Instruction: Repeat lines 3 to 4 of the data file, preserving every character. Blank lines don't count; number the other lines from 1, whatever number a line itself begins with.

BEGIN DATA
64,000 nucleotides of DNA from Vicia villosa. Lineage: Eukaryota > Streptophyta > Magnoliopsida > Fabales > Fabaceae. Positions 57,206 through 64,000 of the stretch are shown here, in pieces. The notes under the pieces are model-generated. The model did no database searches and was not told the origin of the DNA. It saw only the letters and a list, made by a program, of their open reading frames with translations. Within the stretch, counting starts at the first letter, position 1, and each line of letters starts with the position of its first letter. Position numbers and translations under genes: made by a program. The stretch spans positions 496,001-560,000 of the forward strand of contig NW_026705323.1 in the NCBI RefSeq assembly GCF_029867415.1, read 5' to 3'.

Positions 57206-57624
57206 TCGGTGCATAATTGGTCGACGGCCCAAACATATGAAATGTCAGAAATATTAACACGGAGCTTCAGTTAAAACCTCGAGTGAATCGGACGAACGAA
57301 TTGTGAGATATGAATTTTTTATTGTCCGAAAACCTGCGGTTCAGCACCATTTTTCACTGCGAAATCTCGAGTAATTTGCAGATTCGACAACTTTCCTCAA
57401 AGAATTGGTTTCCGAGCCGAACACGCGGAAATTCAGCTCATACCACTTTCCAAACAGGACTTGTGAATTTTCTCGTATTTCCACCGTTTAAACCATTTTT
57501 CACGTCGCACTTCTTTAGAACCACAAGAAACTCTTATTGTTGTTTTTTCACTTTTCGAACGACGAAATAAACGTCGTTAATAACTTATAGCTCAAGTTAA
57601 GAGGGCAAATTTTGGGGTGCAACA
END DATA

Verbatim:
57206 TCGGTGCATAATTGGTCGACGGCCCAAACATATGAAATGTCAGAAATATTAACACGGAGCTTCAGTTAAAACCTCGAGTGAATCGGACGAACGAA
57301 TTGTGAGATATGAATTTTTTATTGTCCGAAAACCTGCGGTTCAGCACCATTTTTCACTGCGAAATCTCGAGTAATTTGCAGATTCGACAACTTTCCTCAA